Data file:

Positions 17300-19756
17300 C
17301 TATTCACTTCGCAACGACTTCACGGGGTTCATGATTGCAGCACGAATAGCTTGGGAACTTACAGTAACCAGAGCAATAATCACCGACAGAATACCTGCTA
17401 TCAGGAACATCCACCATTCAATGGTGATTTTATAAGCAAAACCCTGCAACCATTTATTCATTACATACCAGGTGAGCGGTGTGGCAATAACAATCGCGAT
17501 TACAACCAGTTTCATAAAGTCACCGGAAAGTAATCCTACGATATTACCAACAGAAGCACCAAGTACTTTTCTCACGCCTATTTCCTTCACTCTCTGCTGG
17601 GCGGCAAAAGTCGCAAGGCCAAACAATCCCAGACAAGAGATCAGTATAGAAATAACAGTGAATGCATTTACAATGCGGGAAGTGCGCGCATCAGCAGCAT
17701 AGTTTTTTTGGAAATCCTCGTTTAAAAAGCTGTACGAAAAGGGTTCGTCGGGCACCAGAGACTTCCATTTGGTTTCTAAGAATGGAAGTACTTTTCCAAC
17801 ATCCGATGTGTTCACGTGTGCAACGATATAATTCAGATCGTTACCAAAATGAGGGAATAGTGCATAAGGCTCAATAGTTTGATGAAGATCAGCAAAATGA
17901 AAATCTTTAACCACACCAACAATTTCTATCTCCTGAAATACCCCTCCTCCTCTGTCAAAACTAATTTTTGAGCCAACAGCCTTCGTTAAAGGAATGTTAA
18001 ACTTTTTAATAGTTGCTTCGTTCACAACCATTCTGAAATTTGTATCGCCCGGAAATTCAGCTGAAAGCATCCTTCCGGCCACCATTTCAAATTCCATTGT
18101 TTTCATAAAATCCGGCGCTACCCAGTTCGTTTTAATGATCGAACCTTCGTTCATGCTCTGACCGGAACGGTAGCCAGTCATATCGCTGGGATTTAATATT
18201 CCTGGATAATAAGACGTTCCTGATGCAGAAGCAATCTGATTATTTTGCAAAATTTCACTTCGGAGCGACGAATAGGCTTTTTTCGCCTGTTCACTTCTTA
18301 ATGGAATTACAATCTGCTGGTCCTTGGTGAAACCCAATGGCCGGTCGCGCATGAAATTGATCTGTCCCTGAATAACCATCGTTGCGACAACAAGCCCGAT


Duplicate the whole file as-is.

Positions 17300-19756
17300 C
17301 TATTCACTTCGCAACGACTTCACGGGGTTCATGATTGCAGCACGAATAGCTTGGGAACTTACAGTAACCAGAGCAATAATCACCGACAGAATACCTGCTA
17401 TCAGGAACATCCACCATTCAATGGTGATTTTATAAGCAAAACCCTGCAACCATTTATTCATTACATACCAGGTGAGCGGTGTGGCAATAACAATCGCGAT
17501 TACAACCAGTTTCATAAAGTCACCGGAAAGTAATCCTACGATATTACCAACAGAAGCACCAAGTACTTTTCTCACGCCTATTTCCTTCACTCTCTGCTGG
17601 GCGGCAAAAGTCGCAAGGCCAAACAATCCCAGACAAGAGATCAGTATAGAAATAACAGTGAATGCATTTACAATGCGGGAAGTGCGCGCATCAGCAGCAT
17701 AGTTTTTTTGGAAATCCTCGTTTAAAAAGCTGTACGAAAAGGGTTCGTCGGGCACCAGAGACTTCCATTTGGTTTCTAAGAATGGAAGTACTTTTCCAAC
17801 ATCCGATGTGTTCACGTGTGCAACGATATAATTCAGATCGTTACCAAAATGAGGGAATAGTGCATAAGGCTCAATAGTTTGATGAAGATCAGCAAAATGA
17901 AAATCTTTAACCACACCAACAATTTCTATCTCCTGAAATACCCCTCCTCCTCTGTCAAAACTAATTTTTGAGCCAACAGCCTTCGTTAAAGGAATGTTAA
18001 ACTTTTTAATAGTTGCTTCGTTCACAACCATTCTGAAATTTGTATCGCCCGGAAATTCAGCTGAAAGCATCCTTCCGGCCACCATTTCAAATTCCATTGT
18101 TTTCATAAAATCCGGCGCTACCCAGTTCGTTTTAATGATCGAACCTTCGTTCATGCTCTGACCGGAACGGTAGCCAGTCATATCGCTGGGATTTAATATT
18201 CCTGGATAATAAGACGTTCCTGATGCAGAAGCAATCTGATTATTTTGCAAAATTTCACTTCGGAGCGACGAATAGGCTTTTTTCGCCTGTTCACTTCTTA
18301 ATGGAATTACAATCTGCTGGTCCTTGGTGAAACCCAATGGCCGGTCGCGCATGAAATTGATCTGTCCCTGAATAACCATCGTTGCGACAACAAGCCCGAT